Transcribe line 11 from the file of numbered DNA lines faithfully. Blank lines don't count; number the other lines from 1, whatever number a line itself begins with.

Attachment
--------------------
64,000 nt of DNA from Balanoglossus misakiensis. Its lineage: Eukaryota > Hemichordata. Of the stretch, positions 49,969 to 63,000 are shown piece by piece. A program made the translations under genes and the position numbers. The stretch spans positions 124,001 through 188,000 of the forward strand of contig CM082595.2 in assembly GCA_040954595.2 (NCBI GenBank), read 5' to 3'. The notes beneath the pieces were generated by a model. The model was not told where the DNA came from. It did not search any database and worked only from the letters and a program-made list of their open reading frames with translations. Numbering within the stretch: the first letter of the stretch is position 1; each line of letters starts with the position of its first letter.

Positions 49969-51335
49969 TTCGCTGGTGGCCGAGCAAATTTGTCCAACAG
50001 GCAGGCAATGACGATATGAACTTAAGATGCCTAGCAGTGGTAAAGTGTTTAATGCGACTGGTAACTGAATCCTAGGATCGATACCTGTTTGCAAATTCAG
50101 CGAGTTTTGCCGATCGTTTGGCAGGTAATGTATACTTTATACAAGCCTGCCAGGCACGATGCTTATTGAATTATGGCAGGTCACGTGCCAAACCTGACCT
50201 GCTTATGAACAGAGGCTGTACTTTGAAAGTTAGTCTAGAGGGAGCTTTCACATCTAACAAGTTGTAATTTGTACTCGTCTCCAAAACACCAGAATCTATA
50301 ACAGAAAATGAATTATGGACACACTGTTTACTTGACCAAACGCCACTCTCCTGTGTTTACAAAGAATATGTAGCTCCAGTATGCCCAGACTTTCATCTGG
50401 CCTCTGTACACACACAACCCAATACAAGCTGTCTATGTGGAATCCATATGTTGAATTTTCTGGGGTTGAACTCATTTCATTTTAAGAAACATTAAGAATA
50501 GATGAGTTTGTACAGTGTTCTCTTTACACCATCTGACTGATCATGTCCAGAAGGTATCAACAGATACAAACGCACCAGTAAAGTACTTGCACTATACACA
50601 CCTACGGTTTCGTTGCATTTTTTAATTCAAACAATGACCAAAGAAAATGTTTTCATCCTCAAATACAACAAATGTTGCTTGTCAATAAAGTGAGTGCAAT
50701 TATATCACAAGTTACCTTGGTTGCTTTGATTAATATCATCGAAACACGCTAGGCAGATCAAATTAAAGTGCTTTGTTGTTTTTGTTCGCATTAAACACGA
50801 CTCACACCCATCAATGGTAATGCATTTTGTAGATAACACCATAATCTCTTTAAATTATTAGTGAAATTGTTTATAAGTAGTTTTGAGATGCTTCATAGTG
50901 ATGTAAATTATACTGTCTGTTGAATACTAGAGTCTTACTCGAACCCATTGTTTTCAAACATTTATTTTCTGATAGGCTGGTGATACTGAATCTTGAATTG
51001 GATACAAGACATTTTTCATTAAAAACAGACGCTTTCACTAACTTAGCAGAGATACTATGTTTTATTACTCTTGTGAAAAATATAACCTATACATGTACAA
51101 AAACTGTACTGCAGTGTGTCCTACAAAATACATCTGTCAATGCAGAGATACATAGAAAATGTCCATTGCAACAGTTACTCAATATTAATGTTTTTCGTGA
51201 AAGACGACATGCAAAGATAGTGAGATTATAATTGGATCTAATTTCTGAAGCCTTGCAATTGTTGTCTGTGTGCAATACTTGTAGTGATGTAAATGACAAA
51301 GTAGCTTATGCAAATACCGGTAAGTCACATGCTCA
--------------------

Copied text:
50701 TATATCACAAGTTACCTTGGTTGCTTTGATTAATATCATCGAAACACGCTAGGCAGATCAAATTAAAGTGCTTTGTTGTTTTTGTTCGCATTAAACACGA